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COVID-19 Workforce Implications for Food Manufacturers

Posted on April 08, 2020

The food industry has been under immense pressure since the start of the COVID-19 crisis. Consumer panic-buying left retailers struggling to re-stock. According to Government ministers, industry members are responding by increasing their production by up to 50%.

As an initial contingency, companies have been recruiting additional employees to cover potential illnesses or absences. Intially, organizations were recruiting additional drivers. As the crisis progresses, companies are now looking to recruit across all production areas in packaging, dispatch, and preparation, with manufacturers ramping up production and some even moving to 24/7 operations.

With pubs and restaurants closing, expertise in the form of delivery staff will be available to redeploy to assist in other sectors. Recruitment drives will bring in new employees to train, while changes to operating patterns, shifts, and rotas will create a new working environment for all.

Large staff numbers working in close quarters, together with new working regimes, could put producers in danger of having to halt production if a member becomes infected. Driver shortages and lack of compliance-testing resources to ensure they are operating legally and effectively may also leave companies exposed in an already demanding environment.

Taking action now could help safeguard your business for the future.

Duties, responsibilities and actions

COVID-19 is classified as a biological agent under the Control of Substances Hazardous to Health Regulations 2002. As such, potential exposure through work activities must be carefully controlled.

  • Update Your Risk Assessment: The risk assessment should take account of the latest guidance from Public Health England and Public Health Scotland, and should be reviewed as advice changes. The employer must identify control measures which will eliminate or, where this is not possible, minimise the risks which emerge from the risk assessment as far as is reasonably practicable.  Your risk assessment is one part of your legal duties. More importantly, you must decide on your control measures and implement them. Once complete, you need to monitor the effectiveness of your controls – if you say two meters for social distancing, then through observation are people following it, and how do you enforce it?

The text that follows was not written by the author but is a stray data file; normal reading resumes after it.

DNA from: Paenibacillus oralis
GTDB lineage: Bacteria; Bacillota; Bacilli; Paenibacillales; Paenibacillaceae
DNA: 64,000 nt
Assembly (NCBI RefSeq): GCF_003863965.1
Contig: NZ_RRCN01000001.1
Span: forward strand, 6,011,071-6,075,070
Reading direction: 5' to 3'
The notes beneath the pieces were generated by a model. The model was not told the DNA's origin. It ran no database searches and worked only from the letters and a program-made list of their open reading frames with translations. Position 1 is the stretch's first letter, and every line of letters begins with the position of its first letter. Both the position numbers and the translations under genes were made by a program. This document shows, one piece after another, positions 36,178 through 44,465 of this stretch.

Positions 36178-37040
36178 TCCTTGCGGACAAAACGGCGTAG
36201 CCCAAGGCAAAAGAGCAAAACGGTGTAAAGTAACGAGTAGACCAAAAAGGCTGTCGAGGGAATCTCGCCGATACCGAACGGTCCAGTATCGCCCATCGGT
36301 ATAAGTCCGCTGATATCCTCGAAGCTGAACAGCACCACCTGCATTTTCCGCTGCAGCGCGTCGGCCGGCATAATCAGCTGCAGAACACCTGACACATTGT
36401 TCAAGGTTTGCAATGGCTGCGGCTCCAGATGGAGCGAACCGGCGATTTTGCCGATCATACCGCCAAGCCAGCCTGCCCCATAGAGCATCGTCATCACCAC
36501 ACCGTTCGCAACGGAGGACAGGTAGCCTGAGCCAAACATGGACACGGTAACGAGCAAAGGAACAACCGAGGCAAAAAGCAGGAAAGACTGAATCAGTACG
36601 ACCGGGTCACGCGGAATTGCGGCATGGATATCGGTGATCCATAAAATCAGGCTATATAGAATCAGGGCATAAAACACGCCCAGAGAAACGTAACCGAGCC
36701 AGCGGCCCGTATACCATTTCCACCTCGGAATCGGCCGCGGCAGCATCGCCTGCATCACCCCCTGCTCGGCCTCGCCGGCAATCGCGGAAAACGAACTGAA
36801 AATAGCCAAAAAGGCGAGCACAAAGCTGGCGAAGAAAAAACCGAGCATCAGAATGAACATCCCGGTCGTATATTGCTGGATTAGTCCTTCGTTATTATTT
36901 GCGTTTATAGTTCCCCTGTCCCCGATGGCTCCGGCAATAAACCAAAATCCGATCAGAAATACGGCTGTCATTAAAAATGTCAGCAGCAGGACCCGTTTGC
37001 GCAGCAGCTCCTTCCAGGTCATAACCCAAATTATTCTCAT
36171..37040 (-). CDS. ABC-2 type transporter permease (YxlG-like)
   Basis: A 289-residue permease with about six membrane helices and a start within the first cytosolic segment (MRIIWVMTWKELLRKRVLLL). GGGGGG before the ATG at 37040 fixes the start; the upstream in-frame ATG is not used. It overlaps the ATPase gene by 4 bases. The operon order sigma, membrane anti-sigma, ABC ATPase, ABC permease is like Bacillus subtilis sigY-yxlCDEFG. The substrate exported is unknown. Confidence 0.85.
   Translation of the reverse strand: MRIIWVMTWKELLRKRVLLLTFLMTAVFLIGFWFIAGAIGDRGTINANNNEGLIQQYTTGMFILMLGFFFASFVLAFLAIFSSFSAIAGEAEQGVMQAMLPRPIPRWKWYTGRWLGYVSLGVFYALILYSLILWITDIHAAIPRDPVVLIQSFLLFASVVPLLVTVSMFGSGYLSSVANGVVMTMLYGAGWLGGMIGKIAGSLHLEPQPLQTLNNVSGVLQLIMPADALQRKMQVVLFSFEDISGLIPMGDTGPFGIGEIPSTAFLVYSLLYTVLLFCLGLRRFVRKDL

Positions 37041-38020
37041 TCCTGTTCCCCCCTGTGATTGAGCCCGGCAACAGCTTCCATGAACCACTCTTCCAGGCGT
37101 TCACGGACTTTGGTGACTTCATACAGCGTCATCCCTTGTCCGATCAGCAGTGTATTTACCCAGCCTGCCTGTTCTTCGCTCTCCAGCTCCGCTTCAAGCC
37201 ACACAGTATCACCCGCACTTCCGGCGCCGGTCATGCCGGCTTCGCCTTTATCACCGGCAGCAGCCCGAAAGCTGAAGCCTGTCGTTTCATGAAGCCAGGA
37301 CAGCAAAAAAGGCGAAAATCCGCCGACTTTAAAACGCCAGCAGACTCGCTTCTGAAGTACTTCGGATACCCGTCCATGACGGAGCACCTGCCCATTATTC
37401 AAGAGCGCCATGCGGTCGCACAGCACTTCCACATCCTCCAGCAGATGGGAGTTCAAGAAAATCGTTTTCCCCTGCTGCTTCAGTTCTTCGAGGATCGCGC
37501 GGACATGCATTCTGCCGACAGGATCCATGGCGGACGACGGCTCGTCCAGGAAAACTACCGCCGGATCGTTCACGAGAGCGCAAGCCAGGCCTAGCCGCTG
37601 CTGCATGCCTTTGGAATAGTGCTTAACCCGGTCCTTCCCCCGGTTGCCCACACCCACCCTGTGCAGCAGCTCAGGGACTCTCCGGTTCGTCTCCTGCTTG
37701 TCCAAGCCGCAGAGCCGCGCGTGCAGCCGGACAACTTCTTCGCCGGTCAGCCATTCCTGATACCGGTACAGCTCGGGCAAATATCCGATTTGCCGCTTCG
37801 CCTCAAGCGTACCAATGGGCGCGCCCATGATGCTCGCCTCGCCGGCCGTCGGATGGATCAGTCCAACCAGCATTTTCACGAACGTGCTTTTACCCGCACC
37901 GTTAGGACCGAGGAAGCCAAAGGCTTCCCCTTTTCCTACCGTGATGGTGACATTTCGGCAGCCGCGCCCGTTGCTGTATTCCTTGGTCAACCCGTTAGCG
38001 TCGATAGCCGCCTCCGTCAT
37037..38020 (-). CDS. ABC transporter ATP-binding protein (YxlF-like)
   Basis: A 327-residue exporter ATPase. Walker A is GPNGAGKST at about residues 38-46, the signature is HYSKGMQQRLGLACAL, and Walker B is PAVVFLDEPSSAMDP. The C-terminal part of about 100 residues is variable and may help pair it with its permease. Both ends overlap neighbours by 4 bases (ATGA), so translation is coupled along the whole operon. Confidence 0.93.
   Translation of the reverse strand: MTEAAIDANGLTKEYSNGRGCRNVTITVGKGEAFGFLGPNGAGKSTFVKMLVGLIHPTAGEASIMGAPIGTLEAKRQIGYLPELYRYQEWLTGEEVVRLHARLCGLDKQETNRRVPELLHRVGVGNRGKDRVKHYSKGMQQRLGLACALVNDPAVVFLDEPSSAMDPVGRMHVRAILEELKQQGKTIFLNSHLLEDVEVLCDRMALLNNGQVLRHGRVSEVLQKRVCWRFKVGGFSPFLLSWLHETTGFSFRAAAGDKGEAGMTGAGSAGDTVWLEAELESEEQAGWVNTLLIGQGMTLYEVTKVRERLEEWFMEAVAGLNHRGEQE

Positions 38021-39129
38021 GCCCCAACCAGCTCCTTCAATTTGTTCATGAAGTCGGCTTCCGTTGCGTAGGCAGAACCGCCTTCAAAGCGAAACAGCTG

• Increase Communication: Increase communication and look to set up an employee consultation group.  The Health and Safety at Work laws require employers to consult with employees on matters affecting or impacting their safety – keeping people informed and engaged is a positive way to manage expectations and keep all employees on board. 
  • Health and Wellbeing Policies: Establish a policy and communicate it. Everyone has a different risk perception, employees who have vulnerable families will worry for their safety as much their own.  This should extend to include everyone in your workforce, from warehouse staff to those in customer facing, and logistics roles. During the COVID-19 pandemic, people are seeking clarity over what they must and must not do. Ask HR to review your existing processes and procedures and ensure they are effectively communicated.
  • Looking to Recovery: Start to prepare for the future. During times of uncertainty, it is often difficult to see the way forward. Consider your recovery strategy and planning for getting back to "business as usual". The actions you take now will ultimately affect you in the future in terms of reputation, brand, and image.

Your responsibility to your employees is paramount. The enforcing authorities have made their position clear regarding health, safety, and welfare. While the Government is changing its position frequently, following advice and guidance from experts around the globe, it is important that you reflect this evolving situation in your own working policies.

David Tate

Retail, Food & Beverage Practice Leader, UK & Ireland